Slettala, Sl: Slettále, is a North Germanic language belonging to the Scandinavian branch of languages, along with Icelandic, Norwegian, Swedish, Faroese and Danish. Of the five Scandinavian languages, Slettala has the closest relations to Icelandic, though unlike Icelandic, Slettala did not go under linguistic purism, therefore Slettala shares words with most North Germanic languages (and some western ones such as English and German). Would Slettala have lost its inflectional system (for it inflects nouns, pronouns and adjectives for grammatical case, number and gender), Slettala might have been mutually intelligible with Norwegian, Swedish, Danish, and perhaps even English, to an extent.
Features of Slettala
- Slettala is an inflecting language.
- Slettala inflects its nouns, pronouns, adjectives, and numbers up to four according to number, gender, and case.
- Slettala has four grammatical cases: the Nominative, the Accusative, the Genitive and the Dative.
- While Slettala inflects to two numbers, there is atleast one instance where the numbers collapse, leaving many nouns to inflect to only 1 number.
- Slettala inflects to two grammatical genders: Common and Neuter, Common consisting on what used to be Masculine and Feminine, while the Neuter contains Neuter nouns.
- Slettala is the only Germanic language with a voiceless bilabial fricative (ɸ).
- Slettalian nouns, while going through relatively simple declensions, go through a number of umlauts (there's atleast one umlaut in every declension paradigm).
- All Slettalian verbs are strong, though their ablauts are much more consistent than Icelandic verbs, or even English verbs.
- Slettala pre-aspirated geminated stops (pp, tt, kk), much like Icelandic does.
- Slettala devoices final consonants except for g (ɣ), or when the preceding consonant is voiced.
- The word "Slettala" comes from the two Icelandic words "slet", meaning "smooth", and "tala", meaning "to speak".
- Slettala, like other Germanic languages, experiences a high frequency of word compounding.
- Slettala generally follows an SVO word order, though, like most Germanic languages, it follows a strict V2 rule.
|Nasal||m̥ m||n̥ n||ŋ|
|Plosive||pʰ p b||tʰ t d||kʰ k||ʔ|
|Fricative||ɸ||f v||θ ð||s||ʂ||ç||x ɣ||h|
|Flap / Tap||ɾ̥ ɾ|
Like in Icelandic, geminated stops (P, T, K) are preaspirated, therefore, ‹pp›, ‹tt›, and ‹kk› is pronounced ‹hp›, ‹ht›, and ‹hk›, respectively. After unvoiced consonants, m, n, r, and l devoice. However, the difference between voiced and voiceless consonants in m, n, r, and l is not phonemic and thus won't change a word.
|Close||i · y||u|
|Near Close||ɪ · ʏ|
|Close Mid||e · ø||o|
|Open Mid||ɛ · œ||ɔ|
The Slettalian Alphabet is based on the Icelandic alphabet, noted for its use of the thorn (þ), and the eth (ð), along with the addition of the character œ. It is also typical to replace ú+vowel with a wynn in general handwriting, i.e Fúa (ipa: fuɑ) would be written Fƿa. This, however, is limited only to handwriting, as many fonts do not support the wynn (ƿ).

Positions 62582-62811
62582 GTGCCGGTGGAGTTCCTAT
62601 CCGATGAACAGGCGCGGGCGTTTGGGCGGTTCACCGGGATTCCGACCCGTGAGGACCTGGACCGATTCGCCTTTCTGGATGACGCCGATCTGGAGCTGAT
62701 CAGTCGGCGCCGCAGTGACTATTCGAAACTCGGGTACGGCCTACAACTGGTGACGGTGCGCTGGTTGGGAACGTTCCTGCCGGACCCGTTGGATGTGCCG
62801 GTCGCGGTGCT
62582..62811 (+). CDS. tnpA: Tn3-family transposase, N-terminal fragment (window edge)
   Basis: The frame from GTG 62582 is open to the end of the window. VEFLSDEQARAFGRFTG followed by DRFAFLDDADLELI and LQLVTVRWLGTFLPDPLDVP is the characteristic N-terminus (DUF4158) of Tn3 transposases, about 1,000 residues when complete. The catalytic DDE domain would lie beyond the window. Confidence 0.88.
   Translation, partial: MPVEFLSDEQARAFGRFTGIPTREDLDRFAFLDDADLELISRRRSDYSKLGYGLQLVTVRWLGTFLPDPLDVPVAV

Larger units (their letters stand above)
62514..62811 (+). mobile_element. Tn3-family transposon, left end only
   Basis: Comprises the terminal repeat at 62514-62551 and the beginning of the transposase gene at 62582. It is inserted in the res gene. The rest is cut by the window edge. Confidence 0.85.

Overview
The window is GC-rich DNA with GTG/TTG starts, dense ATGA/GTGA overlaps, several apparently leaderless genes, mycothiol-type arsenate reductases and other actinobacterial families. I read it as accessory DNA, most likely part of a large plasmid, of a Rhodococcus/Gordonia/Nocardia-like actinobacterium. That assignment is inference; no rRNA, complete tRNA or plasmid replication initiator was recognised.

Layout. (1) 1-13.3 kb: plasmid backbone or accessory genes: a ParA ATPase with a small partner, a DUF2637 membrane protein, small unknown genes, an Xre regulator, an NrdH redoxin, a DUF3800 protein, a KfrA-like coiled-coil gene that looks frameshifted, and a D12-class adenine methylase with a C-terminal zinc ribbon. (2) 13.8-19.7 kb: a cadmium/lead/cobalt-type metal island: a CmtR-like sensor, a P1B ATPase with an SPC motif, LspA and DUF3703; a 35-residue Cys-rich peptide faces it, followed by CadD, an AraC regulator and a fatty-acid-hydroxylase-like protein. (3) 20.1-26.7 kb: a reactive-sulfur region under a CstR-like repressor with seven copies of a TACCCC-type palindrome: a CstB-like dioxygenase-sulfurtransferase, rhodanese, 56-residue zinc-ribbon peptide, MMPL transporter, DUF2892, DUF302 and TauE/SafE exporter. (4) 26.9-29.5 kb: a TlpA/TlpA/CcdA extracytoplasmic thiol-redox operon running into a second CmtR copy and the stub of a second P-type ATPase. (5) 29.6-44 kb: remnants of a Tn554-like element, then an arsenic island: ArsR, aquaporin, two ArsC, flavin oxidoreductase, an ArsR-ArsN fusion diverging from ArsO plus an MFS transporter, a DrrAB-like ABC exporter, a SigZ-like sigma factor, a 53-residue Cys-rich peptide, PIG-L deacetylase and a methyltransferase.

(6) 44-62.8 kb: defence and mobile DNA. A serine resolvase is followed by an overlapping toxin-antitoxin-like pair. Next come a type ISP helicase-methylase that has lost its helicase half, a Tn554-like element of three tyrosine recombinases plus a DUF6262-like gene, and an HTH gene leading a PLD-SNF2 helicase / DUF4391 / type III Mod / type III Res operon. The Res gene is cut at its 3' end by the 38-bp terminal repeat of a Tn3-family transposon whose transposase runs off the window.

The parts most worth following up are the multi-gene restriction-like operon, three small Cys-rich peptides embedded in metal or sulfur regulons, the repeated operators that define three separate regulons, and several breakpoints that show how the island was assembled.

medial and final: [au]
|ð||before voiced consonants and vowels: [ð]|
final: [θ] (note, if penultimate letter is a voiced consonant, it is then voiced)
after geminated consonants, before r and n: [ɪ]
final and after t, k, j, and g: [eɪ]
|f||before and after long vowels: [f]|
before and after short vowels: [v]
|g||before a, á, e, í, o, ó, u, ú, æ: [k]|
before short i, final á, final é, and œ: [j]
before é: [Ø] (silent)
before k, p, t: [x]
after vowels and final: [ɣ]
|h||before consonants: [x]|
before vowels: [h]
before a, i, o, u, n: [k]
|l||after voiced consonants: [l]|
after voiceless consonants: [l̥]
|m||after voiced consonants: [m]|
after voiceless consonants: [m̥]
|n||after voiced consonants: [n]|
after voiceless consonants: [n̥]
after voiced consonants: [ɾ]
final: [r̥] or [ɾ̥]
everywhere else: [tʰ]
final: [Ø] (transforms to «g» during declensions)
short and final: [aɪ]
short and final: [øɪ]
One of Slettala's main features is the abundant usage of umlauts, or vowel changes due to certain triggers. It must be noted that umlauts in Slettala do not work like vowel harmony in other languages, where vowels are restricted to being back vowels or front vowels in one word.
Umlauts are quite simple to trigger. The affected vowel is always the vowel before the new vowel of the word; for example, in the word máðúr, the affix -um is added in the dative plural. The vowel u triggers an umlaut in certain vowels, ú being one of them, therefore, ú changes when put next to u. The umlaut then occurs, leaving máðúr to be máðirum in the dative plural, not máðúrum. Note, this only happens during inflections. Words with u and ú adjacent do exist, if only rarely.
Every vowel in Slettala has a vowel trigger, some more than others.
Note: the symbol Ø represents the vowel becomes null; in other words, the affected vowel disappears (ex: hœndur in the dative adds -u and -um, which trigger an umlaut, therefore hœndur in the dative is hœndru and hœndrum because u + u = Ø).
|Affected Vowel||Trigger Vowel||Resulted Vowel|
|after m, p,b, h, and ð: jú|
Vowels go through shifts when conjugating for tense. However, vowels that have gone through shifts are still subjected to umlauts. It must be noted that not all vowels are equally distributed in vowel shifts.
|Original Vowel||Shifted Vowel|
- Vowels with * marks are made short (æ goes from /æ/ to /ai/, etc).